To really learn something, teach it
Recently, while doing my short unit on teenage depression in the classrooms, my students had the opportunity to see me knitting. While they watched the video portion of the lessons, I knitted. Many of them expressed an interest in learning to knit, especially boys. We're talking seventh grade boys here. You know, creatures that don't usually want to stand out from the crowd or go out on a limb, or do anything that might be cause for teasing or ridicule. Thirteen-year-olds.
One young man, a starter on the basketball team, has been particularly insistent about learning. "When are we gonna knit?" "I still want to knit!" "How about tomorrow? Can I come and learn tomorrow?" So guess what? Today I brought some extra needles and leftover yarn and got J- started knitting.
I cast-on 50 stitches for him, showed him the knit stitch and coached him thru it a few times. And then... the light bulb went on... and the stitch was made and passed to the other needle... Success!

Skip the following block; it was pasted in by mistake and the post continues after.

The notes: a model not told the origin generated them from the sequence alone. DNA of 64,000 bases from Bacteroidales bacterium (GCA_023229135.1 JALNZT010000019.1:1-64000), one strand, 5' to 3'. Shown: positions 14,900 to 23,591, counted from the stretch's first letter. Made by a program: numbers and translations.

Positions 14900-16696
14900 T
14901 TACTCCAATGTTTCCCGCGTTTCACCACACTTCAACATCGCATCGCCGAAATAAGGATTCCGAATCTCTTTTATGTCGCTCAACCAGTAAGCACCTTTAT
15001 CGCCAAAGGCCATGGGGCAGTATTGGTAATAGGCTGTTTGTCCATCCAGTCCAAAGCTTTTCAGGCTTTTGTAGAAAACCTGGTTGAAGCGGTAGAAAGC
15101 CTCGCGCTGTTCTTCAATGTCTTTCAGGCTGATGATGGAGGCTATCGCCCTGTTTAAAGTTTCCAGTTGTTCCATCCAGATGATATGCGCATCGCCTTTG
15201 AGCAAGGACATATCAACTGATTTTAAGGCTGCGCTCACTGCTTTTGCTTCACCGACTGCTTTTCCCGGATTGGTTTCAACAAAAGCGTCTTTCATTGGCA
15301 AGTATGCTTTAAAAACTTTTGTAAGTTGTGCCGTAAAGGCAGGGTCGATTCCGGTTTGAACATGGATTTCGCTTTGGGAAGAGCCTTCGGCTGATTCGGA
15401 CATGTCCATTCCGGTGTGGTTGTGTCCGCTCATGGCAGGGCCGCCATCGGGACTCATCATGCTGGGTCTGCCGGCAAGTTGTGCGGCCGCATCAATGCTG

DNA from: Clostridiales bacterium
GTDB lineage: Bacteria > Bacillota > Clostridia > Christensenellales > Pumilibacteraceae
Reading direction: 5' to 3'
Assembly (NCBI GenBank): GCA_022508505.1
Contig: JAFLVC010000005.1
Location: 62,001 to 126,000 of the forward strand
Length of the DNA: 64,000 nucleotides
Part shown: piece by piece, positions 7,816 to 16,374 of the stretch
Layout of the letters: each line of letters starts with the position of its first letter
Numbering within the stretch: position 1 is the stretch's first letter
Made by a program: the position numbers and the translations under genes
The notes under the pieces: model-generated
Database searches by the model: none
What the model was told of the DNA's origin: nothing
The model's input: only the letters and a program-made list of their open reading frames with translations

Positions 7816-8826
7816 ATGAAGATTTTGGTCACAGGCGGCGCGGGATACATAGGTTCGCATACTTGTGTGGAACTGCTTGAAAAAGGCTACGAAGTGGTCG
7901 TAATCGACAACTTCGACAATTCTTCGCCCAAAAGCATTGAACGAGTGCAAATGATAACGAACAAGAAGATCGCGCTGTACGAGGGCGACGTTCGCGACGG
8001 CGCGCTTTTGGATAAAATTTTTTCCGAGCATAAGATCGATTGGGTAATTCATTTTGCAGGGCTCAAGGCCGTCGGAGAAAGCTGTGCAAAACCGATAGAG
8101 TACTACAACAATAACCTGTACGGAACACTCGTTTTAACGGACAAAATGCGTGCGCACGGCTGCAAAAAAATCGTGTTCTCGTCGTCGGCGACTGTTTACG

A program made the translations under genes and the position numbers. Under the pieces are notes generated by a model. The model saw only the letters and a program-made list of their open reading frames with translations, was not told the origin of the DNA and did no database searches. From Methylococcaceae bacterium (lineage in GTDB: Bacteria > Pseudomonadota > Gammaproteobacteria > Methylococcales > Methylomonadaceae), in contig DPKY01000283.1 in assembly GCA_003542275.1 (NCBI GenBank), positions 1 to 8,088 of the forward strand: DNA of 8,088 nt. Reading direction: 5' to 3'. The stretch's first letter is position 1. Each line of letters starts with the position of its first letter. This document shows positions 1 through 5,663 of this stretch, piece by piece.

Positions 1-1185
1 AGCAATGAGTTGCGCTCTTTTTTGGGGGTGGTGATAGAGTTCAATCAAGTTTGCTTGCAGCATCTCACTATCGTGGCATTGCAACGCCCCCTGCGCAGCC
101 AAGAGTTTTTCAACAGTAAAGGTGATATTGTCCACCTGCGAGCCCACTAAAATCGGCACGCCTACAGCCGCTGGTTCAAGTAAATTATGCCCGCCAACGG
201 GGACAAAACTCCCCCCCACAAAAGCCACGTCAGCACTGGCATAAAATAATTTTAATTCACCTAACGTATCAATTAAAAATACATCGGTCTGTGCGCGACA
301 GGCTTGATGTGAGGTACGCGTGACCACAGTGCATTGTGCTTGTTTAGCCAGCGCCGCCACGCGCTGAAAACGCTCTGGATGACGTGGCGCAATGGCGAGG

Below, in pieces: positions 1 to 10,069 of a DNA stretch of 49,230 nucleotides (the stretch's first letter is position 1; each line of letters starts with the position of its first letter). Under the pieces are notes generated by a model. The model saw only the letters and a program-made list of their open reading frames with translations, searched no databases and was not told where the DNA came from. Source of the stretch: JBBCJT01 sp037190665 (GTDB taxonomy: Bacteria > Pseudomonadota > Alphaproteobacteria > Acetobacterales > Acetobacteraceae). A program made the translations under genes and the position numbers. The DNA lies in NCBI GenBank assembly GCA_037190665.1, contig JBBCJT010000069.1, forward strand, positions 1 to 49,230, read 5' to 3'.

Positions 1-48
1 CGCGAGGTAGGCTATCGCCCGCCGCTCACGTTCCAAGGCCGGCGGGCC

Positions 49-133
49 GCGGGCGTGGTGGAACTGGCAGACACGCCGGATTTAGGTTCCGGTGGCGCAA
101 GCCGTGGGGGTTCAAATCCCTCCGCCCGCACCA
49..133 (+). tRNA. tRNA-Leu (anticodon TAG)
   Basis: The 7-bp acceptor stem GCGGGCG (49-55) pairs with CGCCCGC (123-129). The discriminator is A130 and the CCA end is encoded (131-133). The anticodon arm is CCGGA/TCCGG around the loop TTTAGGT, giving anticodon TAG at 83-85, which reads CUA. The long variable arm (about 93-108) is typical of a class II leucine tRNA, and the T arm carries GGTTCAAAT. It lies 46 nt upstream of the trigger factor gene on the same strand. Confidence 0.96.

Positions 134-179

J- was knitting!
I was teaching someone to knit!
In one class period he made three rows of garter stitch which I think was pretty darn good for a beginner. J-'s stitches started to become more even and he's talking about wanting to make hats after our holiday break. He also wants to get a few more guys into my office with us and I have a feeling I will have a line at my door when we come back to school in January.
What I learned:
~Teaching knitting to someone is harder than learning to knit on my own.
~Knitting, or just giving kids yarn and needles to play with, might be a valuable counseling tool.
~Giving kids needles to play with might be dangerous. Hmmmmm. Maybe during the break I'll stock up on cheap plastic ones instead of the cheap aluminum needles.
~J- is going to be a great knitting ambassador.
Now I have to go wrap gifts and figure out how to teach the purl stitch after break!